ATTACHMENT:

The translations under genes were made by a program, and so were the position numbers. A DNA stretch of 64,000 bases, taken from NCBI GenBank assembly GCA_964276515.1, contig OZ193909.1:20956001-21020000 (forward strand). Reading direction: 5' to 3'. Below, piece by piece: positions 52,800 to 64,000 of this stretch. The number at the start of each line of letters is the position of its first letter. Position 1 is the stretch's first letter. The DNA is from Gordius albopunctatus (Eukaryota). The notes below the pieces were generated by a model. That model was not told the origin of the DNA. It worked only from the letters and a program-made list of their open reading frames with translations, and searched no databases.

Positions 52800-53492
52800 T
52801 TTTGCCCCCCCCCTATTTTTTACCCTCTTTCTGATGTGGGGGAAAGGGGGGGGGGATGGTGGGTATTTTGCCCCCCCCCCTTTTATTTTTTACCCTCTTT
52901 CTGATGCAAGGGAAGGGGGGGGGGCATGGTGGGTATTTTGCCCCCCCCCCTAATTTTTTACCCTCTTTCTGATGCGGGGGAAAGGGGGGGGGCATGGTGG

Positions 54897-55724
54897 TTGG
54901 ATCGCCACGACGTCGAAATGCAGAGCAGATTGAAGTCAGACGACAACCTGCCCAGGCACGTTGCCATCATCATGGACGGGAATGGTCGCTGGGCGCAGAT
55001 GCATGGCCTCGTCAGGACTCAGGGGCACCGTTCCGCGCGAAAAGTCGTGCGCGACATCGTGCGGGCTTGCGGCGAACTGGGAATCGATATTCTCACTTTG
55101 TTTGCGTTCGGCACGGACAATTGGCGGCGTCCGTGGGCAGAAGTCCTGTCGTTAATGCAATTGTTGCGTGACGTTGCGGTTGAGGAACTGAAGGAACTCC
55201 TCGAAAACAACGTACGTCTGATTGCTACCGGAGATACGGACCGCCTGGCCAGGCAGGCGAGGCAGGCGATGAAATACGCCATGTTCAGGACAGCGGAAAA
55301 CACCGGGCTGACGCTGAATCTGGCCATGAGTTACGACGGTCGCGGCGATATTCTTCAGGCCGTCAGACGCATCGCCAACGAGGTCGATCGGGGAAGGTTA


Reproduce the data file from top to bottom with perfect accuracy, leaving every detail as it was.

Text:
The translations under genes were made by a program, and so were the position numbers. A DNA stretch of 64,000 bases, taken from NCBI GenBank assembly GCA_964276515.1, contig OZ193909.1:20956001-21020000 (forward strand). Reading direction: 5' to 3'. Below, piece by piece: positions 52,800 to 64,000 of this stretch. The number at the start of each line of letters is the position of its first letter. Position 1 is the stretch's first letter. The DNA is from Gordius albopunctatus (Eukaryota). The notes below the pieces were generated by a model. That model was not told the origin of the DNA. It worked only from the letters and a program-made list of their open reading frames with translations, and searched no databases.

Positions 52800-53492
52800 T
52801 TTTGCCCCCCCCCTATTTTTTACCCTCTTTCTGATGTGGGGGAAAGGGGGGGGGGATGGTGGGTATTTTGCCCCCCCCCCTTTTATTTTTTACCCTCTTT
52901 CTGATGCAAGGGAAGGGGGGGGGGCATGGTGGGTATTTTGCCCCCCCCCCTAATTTTTTACCCTCTTTCTGATGCGGGGGAAAGGGGGGGGGCATGGTGG

Positions 54897-55724
54897 TTGG
54901 ATCGCCACGACGTCGAAATGCAGAGCAGATTGAAGTCAGACGACAACCTGCCCAGGCACGTTGCCATCATCATGGACGGGAATGGTCGCTGGGCGCAGAT
55001 GCATGGCCTCGTCAGGACTCAGGGGCACCGTTCCGCGCGAAAAGTCGTGCGCGACATCGTGCGGGCTTGCGGCGAACTGGGAATCGATATTCTCACTTTG
55101 TTTGCGTTCGGCACGGACAATTGGCGGCGTCCGTGGGCAGAAGTCCTGTCGTTAATGCAATTGTTGCGTGACGTTGCGGTTGAGGAACTGAAGGAACTCC
55201 TCGAAAACAACGTACGTCTGATTGCTACCGGAGATACGGACCGCCTGGCCAGGCAGGCGAGGCAGGCGATGAAATACGCCATGTTCAGGACAGCGGAAAA
55301 CACCGGGCTGACGCTGAATCTGGCCATGAGTTACGACGGTCGCGGCGATATTCTTCAGGCCGTCAGACGCATCGCCAACGAGGTCGATCGGGGAAGGTTA